In any event, now that have passed the bond, it is interesting and important to ask, if we do in fact want our new Police Station to be a gathering place and focus for families and kids on this corner or nearby, what do we need to do to ensure this actually happens? More generally, what do we need to do in order to knit the building into the neighborhood fabric so that even while it is protected as necessary it is also not a fortress and bunker? With the UGM facility, this could become a small "district" of people in crisis, and it will be important to creation connections and invitations so it is not isolated or forbidding. Just as our social practices should seek to reintegrate people after crises, so should our urban fabric also enact connectivity.

Same corner today - Commercial and Division NE

2 comments:

Susann said...

I happen to be driving in this area earlier today at about 5:45 p.m. It occurred to me how hard it is going to be to get into the station if they put the entrance on Liberty. If coming from the south, how do you get across traffic? If you come from the north how do you get around the block? Do you go all the way up to Union and then come back on Liberty?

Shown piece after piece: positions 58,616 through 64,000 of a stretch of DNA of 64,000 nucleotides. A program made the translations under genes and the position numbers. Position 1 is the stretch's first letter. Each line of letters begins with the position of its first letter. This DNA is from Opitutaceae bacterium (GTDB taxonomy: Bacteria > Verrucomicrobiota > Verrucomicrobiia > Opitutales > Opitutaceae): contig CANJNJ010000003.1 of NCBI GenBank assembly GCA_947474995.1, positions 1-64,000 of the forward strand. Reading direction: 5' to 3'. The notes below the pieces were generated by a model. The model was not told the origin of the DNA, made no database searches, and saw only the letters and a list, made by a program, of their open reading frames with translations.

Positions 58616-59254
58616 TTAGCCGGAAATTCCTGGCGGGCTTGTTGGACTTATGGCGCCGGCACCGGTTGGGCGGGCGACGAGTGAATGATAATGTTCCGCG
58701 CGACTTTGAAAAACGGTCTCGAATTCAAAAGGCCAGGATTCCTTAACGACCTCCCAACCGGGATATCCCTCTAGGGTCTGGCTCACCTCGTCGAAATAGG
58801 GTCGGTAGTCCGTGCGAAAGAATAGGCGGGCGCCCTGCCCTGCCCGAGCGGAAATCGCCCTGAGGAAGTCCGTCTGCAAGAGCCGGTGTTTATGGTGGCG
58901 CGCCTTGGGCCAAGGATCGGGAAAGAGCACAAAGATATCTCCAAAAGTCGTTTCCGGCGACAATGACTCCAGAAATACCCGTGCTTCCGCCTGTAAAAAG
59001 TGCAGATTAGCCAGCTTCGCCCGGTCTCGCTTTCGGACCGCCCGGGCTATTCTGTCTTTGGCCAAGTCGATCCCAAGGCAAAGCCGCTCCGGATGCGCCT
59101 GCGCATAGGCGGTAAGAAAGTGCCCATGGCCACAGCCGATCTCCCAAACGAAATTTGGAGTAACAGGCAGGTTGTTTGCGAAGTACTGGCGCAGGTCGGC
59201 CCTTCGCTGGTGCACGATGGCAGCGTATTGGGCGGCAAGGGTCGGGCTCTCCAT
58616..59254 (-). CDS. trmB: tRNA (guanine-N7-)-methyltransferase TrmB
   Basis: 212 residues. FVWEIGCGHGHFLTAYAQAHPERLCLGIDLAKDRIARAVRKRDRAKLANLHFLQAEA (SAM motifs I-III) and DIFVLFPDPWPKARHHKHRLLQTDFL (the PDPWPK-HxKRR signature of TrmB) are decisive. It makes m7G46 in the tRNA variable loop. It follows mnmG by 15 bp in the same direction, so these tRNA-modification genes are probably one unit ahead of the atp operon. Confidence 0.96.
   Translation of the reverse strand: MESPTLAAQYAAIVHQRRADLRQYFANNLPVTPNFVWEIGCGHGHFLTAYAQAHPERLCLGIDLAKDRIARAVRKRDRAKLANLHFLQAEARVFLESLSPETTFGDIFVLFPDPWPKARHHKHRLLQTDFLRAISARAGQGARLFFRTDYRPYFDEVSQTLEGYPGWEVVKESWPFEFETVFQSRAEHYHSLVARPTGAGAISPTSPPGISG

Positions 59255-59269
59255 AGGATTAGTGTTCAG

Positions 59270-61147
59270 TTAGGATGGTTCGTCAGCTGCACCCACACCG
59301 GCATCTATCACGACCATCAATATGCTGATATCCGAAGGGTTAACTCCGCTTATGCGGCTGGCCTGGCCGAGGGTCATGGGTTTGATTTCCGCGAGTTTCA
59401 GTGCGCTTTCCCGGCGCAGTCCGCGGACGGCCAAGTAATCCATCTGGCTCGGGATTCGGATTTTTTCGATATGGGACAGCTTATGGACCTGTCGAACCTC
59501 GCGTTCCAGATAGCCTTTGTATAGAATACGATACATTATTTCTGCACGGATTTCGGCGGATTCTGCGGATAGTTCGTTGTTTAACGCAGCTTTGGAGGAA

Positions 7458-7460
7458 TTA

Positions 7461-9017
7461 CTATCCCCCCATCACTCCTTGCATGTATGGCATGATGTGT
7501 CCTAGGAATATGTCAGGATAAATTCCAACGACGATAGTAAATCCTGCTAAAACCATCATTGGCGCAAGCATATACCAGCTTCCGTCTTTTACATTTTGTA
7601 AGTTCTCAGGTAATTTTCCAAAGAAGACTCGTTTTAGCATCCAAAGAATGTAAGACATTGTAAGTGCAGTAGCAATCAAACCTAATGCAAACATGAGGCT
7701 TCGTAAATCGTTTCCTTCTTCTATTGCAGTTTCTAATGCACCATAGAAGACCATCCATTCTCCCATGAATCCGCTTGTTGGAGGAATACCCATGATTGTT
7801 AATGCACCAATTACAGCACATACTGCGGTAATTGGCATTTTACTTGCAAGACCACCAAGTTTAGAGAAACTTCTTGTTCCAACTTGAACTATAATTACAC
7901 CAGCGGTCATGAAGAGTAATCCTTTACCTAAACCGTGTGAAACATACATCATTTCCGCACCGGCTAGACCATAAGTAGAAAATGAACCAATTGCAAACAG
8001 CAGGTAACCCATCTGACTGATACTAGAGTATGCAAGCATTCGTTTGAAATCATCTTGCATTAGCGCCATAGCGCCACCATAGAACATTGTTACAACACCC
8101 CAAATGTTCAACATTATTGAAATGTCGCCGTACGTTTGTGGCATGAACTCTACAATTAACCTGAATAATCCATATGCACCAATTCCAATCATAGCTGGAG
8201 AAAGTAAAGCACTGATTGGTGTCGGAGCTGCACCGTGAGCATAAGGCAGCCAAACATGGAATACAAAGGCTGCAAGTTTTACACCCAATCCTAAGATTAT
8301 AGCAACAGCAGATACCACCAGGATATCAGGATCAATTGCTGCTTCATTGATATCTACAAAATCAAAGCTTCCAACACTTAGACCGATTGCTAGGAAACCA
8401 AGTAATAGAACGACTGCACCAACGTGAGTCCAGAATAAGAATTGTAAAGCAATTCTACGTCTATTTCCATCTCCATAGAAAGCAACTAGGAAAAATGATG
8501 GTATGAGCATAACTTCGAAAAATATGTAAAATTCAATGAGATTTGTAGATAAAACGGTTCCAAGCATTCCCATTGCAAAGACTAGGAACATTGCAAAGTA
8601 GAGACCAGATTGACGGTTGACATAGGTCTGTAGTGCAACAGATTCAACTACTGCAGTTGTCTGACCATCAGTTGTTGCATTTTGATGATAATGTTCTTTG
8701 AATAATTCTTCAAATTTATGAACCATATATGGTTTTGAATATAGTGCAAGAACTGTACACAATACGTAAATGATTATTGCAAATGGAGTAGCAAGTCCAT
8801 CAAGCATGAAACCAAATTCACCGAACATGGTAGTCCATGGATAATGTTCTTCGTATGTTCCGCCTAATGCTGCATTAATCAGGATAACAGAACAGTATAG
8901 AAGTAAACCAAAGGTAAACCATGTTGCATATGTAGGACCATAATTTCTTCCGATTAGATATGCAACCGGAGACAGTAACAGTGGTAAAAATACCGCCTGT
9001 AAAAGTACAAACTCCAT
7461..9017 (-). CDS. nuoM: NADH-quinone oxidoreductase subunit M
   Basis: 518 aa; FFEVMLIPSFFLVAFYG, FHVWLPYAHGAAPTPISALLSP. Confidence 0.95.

Another thing that bothers me about the potential design. How will they ensure safety from someone with a truck bomb. Like in Oklahoma City we learned that all a person needs to do is park a large truck near a building and it takes it all down. Would an earthquake standards be enough in that situation. The solution to fixing this problem in other situations has been to set the building further back from the street and putting up barriers so vehicles can't get close. But this block is so small such a setback is not possible.

Lastly, will we have to go through metal detectors like we do at the Court House?

One of the concepts was to have a large meeting room for public events. Ha!

We are going to have to be very vigilant about the design and the expenditures. We need to make sure that they hire local...at least Oregon...for the architects and that the contractors all be from the Salem area so that our hard earned tax dollars can stay here.

Also, I totally agree about the Library bond. We will not be seeing the same level of effort to pass it as we saw for the police. It is naive to think that putting the issue on a separate bond was anything more than to placate the critics.

Salem Breakfast on Bikes said...

There was no school bond, that being deferred until next May, and the Library bond passed with about 63% - so it all worked out in the end.